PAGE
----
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L.A. Phil ticket sales uneven as Dudamel readies for his debut

August 25, 2009 |  4:00 am

Billboard

Gustavo Dudamel, the new music director of the Los Angeles Philharmonic, may be the hottest conductor on the classical scene, but box-office figures from Walt Disney Concert Hall show that even the young Venezuelan isn’t entirely recession-proof.

Subscription tickets, which went on sale in February and account for a majority of total sales, have fallen 7% from last year, the final year of Esa-Pekka Salonen’s tenure with the orchestra.

That was at least partly offset by an uptick in the sale of single tickets. The orchestra says purchases of individual tickets that went on sale Sunday were approximately 50% above the sales from the same day last year, resulting in several sold-out performances well in advance of Oct. 8, the official start of the 2009-10 season.

“It’s not unlike what we’re seeing at the Hollywood Bowl this summer,” said Arvind Manocha, the company’s chief operating officer. “There’s a certain population of people who migrate away from large subscription packages, and we’re seeing more of that than usual.”

He said that the recession is partly to blame for the decline in subscriptions but added that Sunday’s sales were more than what the Philharmonic had expected.

The Philharmonic provided the trend numbers but declined to disclose exact dollar figures for the coming season.

Ticket prices rose an average of about 4% from last year, which is in line with increases in previous seasons, when the economy wasn’t struggling. Prices range from as little as $20 for the Toyota youth concerts to as much as $215 for an orchestra seat to see the Berlin Philharmonic.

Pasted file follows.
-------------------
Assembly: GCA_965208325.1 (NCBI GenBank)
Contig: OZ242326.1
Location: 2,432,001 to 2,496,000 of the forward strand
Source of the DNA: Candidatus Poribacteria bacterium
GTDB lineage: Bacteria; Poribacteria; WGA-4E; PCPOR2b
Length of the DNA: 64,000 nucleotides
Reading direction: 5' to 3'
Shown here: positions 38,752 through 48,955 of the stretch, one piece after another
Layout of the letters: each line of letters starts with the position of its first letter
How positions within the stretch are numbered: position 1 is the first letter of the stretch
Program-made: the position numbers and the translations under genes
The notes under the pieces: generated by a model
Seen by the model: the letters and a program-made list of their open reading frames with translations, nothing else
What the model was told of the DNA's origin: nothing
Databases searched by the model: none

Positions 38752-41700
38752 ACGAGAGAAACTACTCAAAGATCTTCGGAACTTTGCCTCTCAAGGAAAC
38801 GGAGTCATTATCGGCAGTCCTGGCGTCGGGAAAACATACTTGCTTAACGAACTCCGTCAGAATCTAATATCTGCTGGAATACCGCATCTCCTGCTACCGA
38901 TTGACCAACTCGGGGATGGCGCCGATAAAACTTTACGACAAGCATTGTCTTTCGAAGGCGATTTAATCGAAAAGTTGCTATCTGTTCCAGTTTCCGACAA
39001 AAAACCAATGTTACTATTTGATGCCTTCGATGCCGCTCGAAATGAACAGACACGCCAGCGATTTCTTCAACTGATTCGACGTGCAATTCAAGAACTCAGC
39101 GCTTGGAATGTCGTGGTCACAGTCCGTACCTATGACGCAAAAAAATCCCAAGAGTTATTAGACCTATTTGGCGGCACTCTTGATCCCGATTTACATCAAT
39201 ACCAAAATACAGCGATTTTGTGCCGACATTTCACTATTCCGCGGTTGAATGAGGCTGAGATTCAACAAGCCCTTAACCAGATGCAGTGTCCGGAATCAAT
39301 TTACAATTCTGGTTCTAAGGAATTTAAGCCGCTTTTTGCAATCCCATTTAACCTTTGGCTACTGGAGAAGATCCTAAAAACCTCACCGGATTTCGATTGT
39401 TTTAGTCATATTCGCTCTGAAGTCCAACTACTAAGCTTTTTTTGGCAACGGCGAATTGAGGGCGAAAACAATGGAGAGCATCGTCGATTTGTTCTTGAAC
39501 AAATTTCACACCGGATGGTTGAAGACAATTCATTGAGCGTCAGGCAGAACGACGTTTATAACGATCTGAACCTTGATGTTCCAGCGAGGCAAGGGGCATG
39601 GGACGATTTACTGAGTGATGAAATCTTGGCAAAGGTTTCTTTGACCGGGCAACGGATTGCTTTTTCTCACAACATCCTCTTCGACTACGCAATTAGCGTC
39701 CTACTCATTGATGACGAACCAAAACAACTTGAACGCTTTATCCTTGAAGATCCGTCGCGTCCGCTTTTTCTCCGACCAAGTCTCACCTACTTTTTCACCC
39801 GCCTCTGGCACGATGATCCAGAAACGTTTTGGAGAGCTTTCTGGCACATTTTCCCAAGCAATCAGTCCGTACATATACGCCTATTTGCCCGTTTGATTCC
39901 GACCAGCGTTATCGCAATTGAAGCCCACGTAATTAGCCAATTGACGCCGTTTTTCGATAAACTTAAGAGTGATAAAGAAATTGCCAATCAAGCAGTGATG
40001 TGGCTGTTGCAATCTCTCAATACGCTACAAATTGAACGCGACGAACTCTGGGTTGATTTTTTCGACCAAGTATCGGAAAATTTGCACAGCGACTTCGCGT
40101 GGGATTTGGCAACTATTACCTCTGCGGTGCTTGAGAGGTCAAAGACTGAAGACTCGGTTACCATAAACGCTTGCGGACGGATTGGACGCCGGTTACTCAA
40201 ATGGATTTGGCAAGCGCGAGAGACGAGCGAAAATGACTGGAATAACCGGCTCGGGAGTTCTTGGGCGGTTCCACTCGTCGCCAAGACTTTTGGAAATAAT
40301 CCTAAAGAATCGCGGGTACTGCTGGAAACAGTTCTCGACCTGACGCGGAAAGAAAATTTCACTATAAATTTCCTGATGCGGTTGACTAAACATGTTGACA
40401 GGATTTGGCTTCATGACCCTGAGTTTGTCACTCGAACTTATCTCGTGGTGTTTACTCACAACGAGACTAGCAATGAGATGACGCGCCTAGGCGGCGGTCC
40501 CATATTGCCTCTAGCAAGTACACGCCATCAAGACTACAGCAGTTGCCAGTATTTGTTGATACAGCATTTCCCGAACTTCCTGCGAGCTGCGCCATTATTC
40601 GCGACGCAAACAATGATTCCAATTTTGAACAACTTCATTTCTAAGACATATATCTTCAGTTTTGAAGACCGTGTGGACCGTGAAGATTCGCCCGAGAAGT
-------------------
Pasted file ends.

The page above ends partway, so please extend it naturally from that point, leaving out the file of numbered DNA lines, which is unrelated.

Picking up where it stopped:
As of Monday, six performances had sold out or were close to sold out, all featuring Dudamel on the podium. In addition, Dudamel-led concerts accounted for seven of the top 10 requested performances at the box office on Sunday.

Among the most popular Dudamel appearances are the Mahler Symphony No. 1 concerts in October; performances of Verdi’s Requiem, set for early November; and a series of concerts with violinist Gil Shaham in late November. The Oct. 8 inaugural gala is also a top draw, with a limited number of tickets still available for purchase.

The box-office rush comes as the Philharmonic is rolling out an elaborate marketing campaign that features Dudamel on posters, banners and billboards around the city. In late July, the orchestra began putting up banners of Dudamel around Disney Hall. In addition, there are 12 static billboards and five digital billboards around the city. This year’s marketing campaign is significantly larger than in previous years, with more placements across all forms of media, according to the Philharmonic.